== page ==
March 2, 2003
Inverting the welfare pyramidPosted in ·
The other week, we raised the issue here of transferring wealth to the young via a fund starting at birth. The response to this idea has been huge and so it is worth exploring further, particularly in light of our demographic trends which mean an aging population will have to figure out a way of looking after itself.
The crux of the idea is to invert the welfare pyramid. In tandem with a pension fund, we could have a wealth fund for every child born in the country. The reasons for having such a wealth fund are the same as those behind stock option plans for workers in a private company. The idea is that workers are incentivised by stock options and so there’s a greater productive effort, ensuring that the company does better than its peers. Stock options also allow all the workers, not just the management, to “buy into” and profit from, the success of the company. Ryanair is a great example of this. Setting up a fund is a way of giving everyone a reasonable stake in society with the objective of changing peoples’ behaviour towards the State and each other.
A plan to provide a wealth fund for every child in the country would allow all of us to buy into the society early. Instead of rewarding people for good citizenship at 65 on retirement we could dangle the wealth carrot in front of kids when they are in their late teens and early 20s or 30s. Wealth -not income – is the key to financial success. A lack of income means you don’t get by, a lack of assets means you don’t get ahead.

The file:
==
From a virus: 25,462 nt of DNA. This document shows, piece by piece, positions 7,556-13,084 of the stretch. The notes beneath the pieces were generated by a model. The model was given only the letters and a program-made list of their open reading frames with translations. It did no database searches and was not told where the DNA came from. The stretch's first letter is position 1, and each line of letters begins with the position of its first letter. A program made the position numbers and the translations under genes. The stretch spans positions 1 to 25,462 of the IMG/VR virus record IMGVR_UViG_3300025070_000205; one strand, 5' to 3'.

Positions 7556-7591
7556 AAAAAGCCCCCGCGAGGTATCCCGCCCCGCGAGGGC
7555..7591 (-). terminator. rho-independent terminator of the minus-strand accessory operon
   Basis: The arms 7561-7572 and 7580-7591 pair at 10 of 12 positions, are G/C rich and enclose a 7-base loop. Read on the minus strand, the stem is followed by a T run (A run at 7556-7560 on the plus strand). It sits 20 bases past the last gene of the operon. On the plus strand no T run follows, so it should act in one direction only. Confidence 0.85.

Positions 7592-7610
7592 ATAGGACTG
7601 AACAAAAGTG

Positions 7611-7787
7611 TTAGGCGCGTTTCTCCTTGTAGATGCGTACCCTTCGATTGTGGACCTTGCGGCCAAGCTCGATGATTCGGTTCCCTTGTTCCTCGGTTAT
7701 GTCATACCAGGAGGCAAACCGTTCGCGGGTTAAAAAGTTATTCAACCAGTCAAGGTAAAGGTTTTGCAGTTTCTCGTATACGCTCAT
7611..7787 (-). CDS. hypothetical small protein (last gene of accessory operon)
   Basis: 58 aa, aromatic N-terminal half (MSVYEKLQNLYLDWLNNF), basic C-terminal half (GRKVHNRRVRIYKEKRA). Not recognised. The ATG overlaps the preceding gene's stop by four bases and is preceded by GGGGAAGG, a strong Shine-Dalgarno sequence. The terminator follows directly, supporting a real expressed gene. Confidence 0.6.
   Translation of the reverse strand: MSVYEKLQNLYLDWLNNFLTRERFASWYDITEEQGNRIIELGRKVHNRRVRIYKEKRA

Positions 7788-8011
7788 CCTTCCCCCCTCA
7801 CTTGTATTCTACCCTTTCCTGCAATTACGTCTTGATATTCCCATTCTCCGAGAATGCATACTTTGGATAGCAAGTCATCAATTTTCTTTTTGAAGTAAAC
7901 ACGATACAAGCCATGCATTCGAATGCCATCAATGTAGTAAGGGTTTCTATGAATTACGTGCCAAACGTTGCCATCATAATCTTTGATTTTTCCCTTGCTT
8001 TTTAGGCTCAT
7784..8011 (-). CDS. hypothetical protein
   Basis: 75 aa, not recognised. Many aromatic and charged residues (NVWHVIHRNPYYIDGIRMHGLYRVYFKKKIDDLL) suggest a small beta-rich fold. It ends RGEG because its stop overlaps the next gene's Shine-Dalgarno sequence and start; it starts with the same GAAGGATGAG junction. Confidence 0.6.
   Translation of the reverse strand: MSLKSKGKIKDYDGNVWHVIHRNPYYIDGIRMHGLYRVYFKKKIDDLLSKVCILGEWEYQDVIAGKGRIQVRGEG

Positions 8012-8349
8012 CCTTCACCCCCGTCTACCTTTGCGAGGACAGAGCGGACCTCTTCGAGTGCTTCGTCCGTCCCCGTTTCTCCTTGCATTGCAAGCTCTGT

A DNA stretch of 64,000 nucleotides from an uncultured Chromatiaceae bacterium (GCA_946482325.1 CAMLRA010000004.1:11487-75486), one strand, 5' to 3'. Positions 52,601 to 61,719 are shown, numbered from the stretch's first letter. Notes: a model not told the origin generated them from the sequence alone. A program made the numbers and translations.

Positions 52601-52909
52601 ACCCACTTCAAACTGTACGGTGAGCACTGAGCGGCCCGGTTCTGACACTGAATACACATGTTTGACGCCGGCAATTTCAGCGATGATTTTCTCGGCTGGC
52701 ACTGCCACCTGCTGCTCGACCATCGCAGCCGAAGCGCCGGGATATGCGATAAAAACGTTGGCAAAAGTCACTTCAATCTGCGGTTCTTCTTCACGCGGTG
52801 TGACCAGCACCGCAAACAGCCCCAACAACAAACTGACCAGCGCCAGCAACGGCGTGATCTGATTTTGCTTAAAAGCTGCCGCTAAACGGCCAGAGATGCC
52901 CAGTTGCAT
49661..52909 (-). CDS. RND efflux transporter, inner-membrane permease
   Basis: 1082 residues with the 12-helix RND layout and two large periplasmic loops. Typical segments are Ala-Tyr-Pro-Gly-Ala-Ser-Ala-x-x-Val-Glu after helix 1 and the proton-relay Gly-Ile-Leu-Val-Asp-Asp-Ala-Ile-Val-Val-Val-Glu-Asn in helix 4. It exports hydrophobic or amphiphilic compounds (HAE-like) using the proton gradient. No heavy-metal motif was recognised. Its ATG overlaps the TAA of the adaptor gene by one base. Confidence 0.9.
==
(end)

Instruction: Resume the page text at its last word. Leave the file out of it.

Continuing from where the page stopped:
How would the scheme work? The State could ensure that everyone has a minimum of assets when they reach 30, by using some of the money set aside for the national pension fund to start an investment fund for every child born in the country – all 58,000 of them. For example, a fund starting with 10,000 euro for every child would cost euro 580million, just over half what we are setting aside for pensions. A well- invested fund could generate substantial assets for everyone in the society maturing when these kids are thirty. If compounded at 7% per annum, we could be talking of assets in the region of euro 76,000 for our thirty-year olds by 2033. (This would shrink the huge wealth gap that has emerged over the past decade. This wealth gap is largely as a result of the ownership of and price of land that has given a one-off gain to owners of houses during the housing market boom. This could be regarded as equivalent to a huge one-off tax cut to those people who own their houses, paid for by a huge one-off tax hike for those who have bought houses in the past five or six years.)